Somalia has experienced almost constant conflict since the collapse of its central government in 1991. It is experiencing both unabated armed conflict and worsening climatic shocks across different regions, a dangerous combination that has prompted populations to flee and this has resulted in massive displacements within Somalia. There is an estimated 2.6 million IDPs who have self-settled in over 2,000 sprawling settlements\sites in urban and peri-urban areas across the country. Banadir Region hosts a huge number of the displaced persons (721,000). The need for space, food, water and shelter places strain in resources in urban areas. The capacities of host communities with limited systems in place are then stretched, leading to virulent forced evictions and extreme vulnerability among displaced populations. Evictions are rampant and happen with abandon, putting further stress on displaced families and limiting their ability to integrate into social structures.
The protracted nature of the crisis coupled with housing, land & property issues has infinitely deepened divisions and as a result created massive chasm of mistrust, indifference and entrenched grievances that widens the schism and fissure making it harder to start any useful lines of communication. At the community level, a myriad of issues and concerns is affecting people and they are often incapable of addressing it.
In October 2020, NoFYL began a 6-month community Dialogue initiative in 2 districts of Banadir region (Kaxda & Deynille). This was done to strengthen community engagement through dialogues with community leaders on housing, land and property issues, social cohesion and peace building.
HLP dialogue committee was established in the 15-selected sites in both districts. Each committee had 15 members selected to represent different groups within the community. These groups included religious leaders, women leaders, the youth and the elderly. The main criteria for selecting participant were based on their motivation and commitment as well as their interest in exploring community issues. Identity, social and cultural belonging, gender and age were also considered when selecting the participant and forming the groups.
Dialogues sessions is designed to provide communities with the opportunity to freely raise issues of concerns and exploring possible solutions and decisions on issues that affect them. Dialogue brings together and facilitates communication among people and groups in order to build trust and pro-social interactions. Each dialogue session lasted for two hours.
In the 1st week of October, the group members started to discuss their dreams and aspirations in terms of safe and peaceful community free from forceful evictions. In all the sites, the group members had different responses showing prospect and sheer determination. For most of them, they dreamt of leaving the IDP site and owning a piece of land. For others, however, starting a business and educating their children was the ultimate goal.
Siteey Xassan from Yaqle IDP site in Deynille is always optimistic that one day she will leave the IDP site for a rosy life in the city far away from the endless evictions. “What’s my dream and aspiration?” She asked briefly, using hand gestures, and then continued: “I dream to be integrated into the host community and have a normal life free from evictions. That is my dream.”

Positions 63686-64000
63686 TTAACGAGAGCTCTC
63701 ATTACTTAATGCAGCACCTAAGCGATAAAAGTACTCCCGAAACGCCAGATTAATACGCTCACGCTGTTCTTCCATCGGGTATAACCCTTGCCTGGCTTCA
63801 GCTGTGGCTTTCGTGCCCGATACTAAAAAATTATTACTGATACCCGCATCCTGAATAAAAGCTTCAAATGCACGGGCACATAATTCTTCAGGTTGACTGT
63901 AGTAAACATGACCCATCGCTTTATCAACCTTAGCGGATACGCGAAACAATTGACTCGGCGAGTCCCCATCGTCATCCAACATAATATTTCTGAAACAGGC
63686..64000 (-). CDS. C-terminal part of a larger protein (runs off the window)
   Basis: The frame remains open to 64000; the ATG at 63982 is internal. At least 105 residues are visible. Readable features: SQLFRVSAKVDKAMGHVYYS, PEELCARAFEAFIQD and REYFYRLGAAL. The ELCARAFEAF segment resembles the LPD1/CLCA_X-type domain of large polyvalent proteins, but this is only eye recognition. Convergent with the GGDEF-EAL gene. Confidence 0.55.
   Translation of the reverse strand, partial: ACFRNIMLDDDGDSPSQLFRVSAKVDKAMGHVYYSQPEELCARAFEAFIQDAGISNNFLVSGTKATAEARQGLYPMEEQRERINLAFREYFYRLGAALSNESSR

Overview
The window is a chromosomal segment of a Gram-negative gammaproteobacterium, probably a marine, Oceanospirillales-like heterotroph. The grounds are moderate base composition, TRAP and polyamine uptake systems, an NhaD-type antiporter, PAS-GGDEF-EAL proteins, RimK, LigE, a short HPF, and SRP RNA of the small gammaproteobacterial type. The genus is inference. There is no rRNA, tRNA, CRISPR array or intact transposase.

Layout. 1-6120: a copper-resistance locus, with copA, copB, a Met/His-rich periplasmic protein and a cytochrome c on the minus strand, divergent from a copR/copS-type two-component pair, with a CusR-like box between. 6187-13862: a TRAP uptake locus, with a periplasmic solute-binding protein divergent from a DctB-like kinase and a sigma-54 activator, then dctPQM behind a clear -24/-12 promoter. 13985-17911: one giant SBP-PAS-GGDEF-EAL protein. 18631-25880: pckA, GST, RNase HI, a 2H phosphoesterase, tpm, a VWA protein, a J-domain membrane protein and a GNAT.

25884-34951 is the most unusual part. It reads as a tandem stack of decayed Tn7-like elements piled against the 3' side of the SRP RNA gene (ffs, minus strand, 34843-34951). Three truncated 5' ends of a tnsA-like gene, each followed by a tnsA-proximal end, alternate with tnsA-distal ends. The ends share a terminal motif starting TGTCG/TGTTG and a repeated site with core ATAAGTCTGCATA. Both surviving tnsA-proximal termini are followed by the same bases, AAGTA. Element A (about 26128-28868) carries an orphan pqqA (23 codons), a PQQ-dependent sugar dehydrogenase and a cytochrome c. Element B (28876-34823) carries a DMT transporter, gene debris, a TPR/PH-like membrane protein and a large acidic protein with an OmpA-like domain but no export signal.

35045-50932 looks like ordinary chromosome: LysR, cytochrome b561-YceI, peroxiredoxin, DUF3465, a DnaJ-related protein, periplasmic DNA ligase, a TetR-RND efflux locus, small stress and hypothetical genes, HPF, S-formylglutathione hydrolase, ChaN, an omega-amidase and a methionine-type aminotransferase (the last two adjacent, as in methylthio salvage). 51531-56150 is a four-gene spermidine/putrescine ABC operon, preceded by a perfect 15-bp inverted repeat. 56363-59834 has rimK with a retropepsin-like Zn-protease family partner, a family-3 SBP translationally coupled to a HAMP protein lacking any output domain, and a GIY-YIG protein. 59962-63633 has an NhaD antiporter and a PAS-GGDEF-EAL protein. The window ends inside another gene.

Daaliya Osmaan from Wanagsan IDP site in Deynille had this to say: “I wish there was peaceful co-existence in the camp, protection from armed conflict and forced eviction. That day will come.”
Fadumo Ibraahim from Waranle IDP site in Kaxda was silent before she began to speak. “I dream of returning back to the place I used to live before displacement.” She paused a bit, and then continued, “I dream to have my livestock and my farm back. I dream for a lot of things.”
Noor Macalin Hassan from Rabisuge IDP site and Nuuro Hassan from Bananey site in Kaxda district were also hopeful of going back to their homes when peace prevails. For all of them, they are waiting to go back and reclaim their housing, land and property.
Abdulahi Amiin from Alle Suge IDP site in Deynille dreams of owning a house and hopes that his children can have education. “A house and education for my children,” He began, when asked about his dreams and aspirations. “I dream to live a life with no fear of evictions because I worry a lot for my children.” Cabdikheir Maxamed from Iskaashi IDP site also says he dreams that his children can get education.
In the 2nd week, the group members delved deep into values of social cohesion which included peaceful co-existence, equality, fairness\justice, and non-discrimination. This topic generated a lot of visceral emotions, impassioned discussions and disagreements. In the camps, the majority and minority make up the displaced populations. Some group members felt that the minorities are being discriminated and treated unfairly and other members denied it. The members were asked what they understood by fair\just community in relation to HLP.
For Ruqiyo Cabdule, women leader from Cosoble IDP site in Deynille, fairness\just community stems from good leadership in the camps. “Majority & minority clans can co-exist if there is a just & fair leadership in the camps. We must eradicate the discrimination of minority groups when dealing with lands and housing. Equality for all is required to bring peaceful co-existence.” She concluded, amid mutters from other members.
Shacbaan Issaq from Shidane IDP site in Deynille said: “Being given a notice prior to eviction is fair\just. It means I will have enough time to prepare before the eviction comes.”
Asli Cusmaan from Awbaale IDP site in Kaxda added that if 2 or more people have dispute over a land, it should be settled amicably. This was also echoed by Saciid Xusen from Bacaad IDP site: “Fair\just trials and hearings on land issues mean there is no conflict. There will be peace.”